It’s your turn…

Churches have the cure for “cancer” and know how to administer the prescription (because Jesus showed us), so why aren’t more churchgoers desperate to save lives, particularly of those who are most ill?

Are churches paving the way or setting up a roadblock?

Mar 09, 16
JMorgan
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2 comments

Blog Post 37 - Road (Unsplash photo-1454678904372-2ca94103eca4)1

The American church is feeling the effects of several decades of no longer viewing the community as the “customer” and members as the embodiment of church.  Changing the definition of its “customer” has taken its toll:

  • rather than building a broad base of world-changing disciples, churches have built throngs of “consumers”
  • rather than growing and uniting a diverse “body”, what has grown is a small number of very large institutions
  • rather than attracting younger generations, youth are leaving the church in droves
  • rather than increasing in influence, an increasing number of Passive, Pensive and Private Christians have damaged the church’s public perception
  • rather than having a significant impact, the dearth of Powerful Christians has left communities wondering whether churches still care

In the past couple years, I’ve attended two gatherings of Christians from across the U.S. to strategize about ways to reverse the current course in America away from Biblical values.  Nearly identical, broad-consensus conclusions were reached at both events – churches are too busy taking care of their own affairs, whether in survival mode or growth planning, to play a meaningful part in the turnaround of American culture.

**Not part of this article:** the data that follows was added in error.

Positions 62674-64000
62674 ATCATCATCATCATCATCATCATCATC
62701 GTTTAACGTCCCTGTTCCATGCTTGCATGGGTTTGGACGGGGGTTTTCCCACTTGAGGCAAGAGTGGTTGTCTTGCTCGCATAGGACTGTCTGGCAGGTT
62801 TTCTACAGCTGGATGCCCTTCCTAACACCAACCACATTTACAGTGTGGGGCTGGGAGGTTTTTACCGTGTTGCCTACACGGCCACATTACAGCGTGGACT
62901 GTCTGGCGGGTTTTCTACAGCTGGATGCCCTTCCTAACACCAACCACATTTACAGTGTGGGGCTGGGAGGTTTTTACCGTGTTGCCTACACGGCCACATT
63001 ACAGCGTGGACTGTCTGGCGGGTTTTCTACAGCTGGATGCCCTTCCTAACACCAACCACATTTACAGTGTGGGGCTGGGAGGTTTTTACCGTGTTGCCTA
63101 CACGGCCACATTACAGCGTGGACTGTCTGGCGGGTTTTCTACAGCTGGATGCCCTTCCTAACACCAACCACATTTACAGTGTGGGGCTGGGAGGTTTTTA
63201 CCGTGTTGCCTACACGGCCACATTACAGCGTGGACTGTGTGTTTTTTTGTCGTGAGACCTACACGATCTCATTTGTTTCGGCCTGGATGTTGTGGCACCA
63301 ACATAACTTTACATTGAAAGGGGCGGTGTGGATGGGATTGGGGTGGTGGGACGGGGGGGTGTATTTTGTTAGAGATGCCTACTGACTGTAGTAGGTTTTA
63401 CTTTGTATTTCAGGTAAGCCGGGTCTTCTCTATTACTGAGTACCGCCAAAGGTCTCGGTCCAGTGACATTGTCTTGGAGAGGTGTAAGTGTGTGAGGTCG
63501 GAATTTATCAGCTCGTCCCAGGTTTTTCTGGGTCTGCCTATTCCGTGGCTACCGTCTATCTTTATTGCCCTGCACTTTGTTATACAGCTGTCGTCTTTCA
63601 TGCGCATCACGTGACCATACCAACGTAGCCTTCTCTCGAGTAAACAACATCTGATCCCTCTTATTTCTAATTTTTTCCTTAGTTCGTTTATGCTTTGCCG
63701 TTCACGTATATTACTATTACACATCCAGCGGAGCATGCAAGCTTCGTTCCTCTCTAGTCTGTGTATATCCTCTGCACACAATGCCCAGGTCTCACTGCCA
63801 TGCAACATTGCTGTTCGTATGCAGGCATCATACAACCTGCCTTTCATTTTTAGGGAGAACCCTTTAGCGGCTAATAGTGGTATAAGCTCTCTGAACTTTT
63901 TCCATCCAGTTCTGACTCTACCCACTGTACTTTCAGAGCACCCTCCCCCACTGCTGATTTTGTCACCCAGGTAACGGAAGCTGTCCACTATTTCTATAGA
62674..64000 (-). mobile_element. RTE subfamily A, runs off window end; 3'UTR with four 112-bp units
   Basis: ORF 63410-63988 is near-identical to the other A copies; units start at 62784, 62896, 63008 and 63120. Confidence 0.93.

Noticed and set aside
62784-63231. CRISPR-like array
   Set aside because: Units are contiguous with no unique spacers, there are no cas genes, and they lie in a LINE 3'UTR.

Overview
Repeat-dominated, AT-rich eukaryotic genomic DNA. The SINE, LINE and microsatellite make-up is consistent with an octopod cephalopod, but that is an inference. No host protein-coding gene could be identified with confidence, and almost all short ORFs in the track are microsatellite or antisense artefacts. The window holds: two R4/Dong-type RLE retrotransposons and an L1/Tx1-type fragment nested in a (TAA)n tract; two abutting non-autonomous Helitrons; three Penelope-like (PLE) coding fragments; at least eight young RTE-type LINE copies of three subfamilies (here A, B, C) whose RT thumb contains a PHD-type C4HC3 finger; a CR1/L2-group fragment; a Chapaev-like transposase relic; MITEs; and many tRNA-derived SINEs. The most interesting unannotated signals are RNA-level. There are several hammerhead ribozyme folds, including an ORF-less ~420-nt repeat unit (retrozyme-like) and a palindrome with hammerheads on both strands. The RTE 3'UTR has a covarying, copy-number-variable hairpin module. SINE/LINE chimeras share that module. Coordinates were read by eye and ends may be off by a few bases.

Instead, they believe a louder megaphone is the answer.  If Christians can recapture leadership roles on top of the 7 Mountains (government, media, religion, education, entertainment, family and business) then we can win the “culture war”.  It’s an election year and churchgoers are hoping a Christian will sit in the White House to shift the values of our nation back to those we hold dear.

Ground War or Air War?

We contend in this blog series that it’s that megaphone, used without first earning the right to do so, that has largely made Christians inaudible in most pockets of society today.   We’ve lost our voice because we haven’t followed Jesus’ model of compassionately serving before saying who He is.  Trying to “outpreach” Jesus, being so often heard yet rarely seen, has cost the church dearly.  The strategy of grabbing an even bigger megaphone – hoping people will care about what we know when they’re still not sure we care – will only drive the prevailing view of Christians and churches deeper into the hole.

Just because a Christian occupies a more powerful position at the peak of a mountain top does not necessarily amplify our voice.  In fact, if not accompanied by the mercy, justice and compassion Jesus demonstrated before speaking, more volume may just solidify the opposition’s resistance to our position on social issues.  Are churches and Christians winning the culture war today?  Name a moral issue that the church and Christians haven’t already lost, or appear likely to lose soon.